97. Mel Gibson
BRAVEHEART, THE PASSION OF THE CHRIST, APOCALYPTO, MAN WITHOUT A FACE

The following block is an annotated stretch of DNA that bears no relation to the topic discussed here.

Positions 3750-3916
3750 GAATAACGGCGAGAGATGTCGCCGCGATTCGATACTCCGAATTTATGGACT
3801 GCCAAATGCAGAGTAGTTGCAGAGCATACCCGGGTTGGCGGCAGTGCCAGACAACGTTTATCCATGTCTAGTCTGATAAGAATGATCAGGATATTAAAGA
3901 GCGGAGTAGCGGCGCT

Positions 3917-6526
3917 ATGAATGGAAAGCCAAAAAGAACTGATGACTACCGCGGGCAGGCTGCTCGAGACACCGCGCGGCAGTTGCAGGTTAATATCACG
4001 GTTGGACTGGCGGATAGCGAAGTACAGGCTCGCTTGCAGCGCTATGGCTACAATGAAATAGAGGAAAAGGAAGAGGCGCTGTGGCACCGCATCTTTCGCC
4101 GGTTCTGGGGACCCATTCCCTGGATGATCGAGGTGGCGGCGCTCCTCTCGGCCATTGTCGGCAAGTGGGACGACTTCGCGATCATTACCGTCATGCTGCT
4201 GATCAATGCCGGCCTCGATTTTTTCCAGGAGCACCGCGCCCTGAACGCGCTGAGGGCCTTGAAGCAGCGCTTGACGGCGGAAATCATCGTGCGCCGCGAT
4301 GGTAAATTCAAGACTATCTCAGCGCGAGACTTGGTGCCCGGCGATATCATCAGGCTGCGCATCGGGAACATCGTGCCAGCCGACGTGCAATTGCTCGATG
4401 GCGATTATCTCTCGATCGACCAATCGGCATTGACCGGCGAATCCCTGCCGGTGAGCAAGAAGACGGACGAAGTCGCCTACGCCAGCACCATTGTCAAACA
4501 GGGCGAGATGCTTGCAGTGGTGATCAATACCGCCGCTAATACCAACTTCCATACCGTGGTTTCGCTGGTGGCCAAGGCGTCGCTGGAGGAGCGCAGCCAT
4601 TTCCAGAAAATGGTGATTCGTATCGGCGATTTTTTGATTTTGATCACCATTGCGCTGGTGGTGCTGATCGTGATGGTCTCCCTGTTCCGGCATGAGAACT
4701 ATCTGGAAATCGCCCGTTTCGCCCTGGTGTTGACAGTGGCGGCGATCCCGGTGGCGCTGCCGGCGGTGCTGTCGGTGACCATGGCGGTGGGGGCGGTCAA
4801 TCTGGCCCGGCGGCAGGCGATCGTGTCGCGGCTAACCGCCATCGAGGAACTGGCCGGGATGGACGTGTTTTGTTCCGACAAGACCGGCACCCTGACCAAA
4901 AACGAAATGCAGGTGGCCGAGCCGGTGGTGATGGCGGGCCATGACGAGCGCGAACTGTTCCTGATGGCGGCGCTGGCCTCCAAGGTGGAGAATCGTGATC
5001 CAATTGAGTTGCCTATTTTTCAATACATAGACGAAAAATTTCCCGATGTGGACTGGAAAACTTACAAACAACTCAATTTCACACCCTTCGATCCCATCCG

Often, when someone is trying to describe auteur theory, he or she will say that an auteur is someone whose movies you can recognize based on thirty seconds of film with the sound off. For the most part, this is a helpful boiling down of the idea. However, it leaves out one of the most important aspects of an auteur, theme. Mel Gibson’s very Catholic take on the hero’s journey is evident in his repeated explorations of martyrdom or, in the case of Apocalypto, extreme suffering for what is right. His detractors have rightly pointed out his anti-Semitism (which cannot be ignored) but have wrongly accused him of being nearly pornographic in his use of gore. The violence done to flesh in his films is not gratuitous, though. He’s illustrating his deeply held belief that the human body is merely meat and viscera. It is not the self. To destroy that, you’d have to get to his characters’ souls and those tend to make it through pure and intact, despite the fact that their vessels have been rent and flayed.
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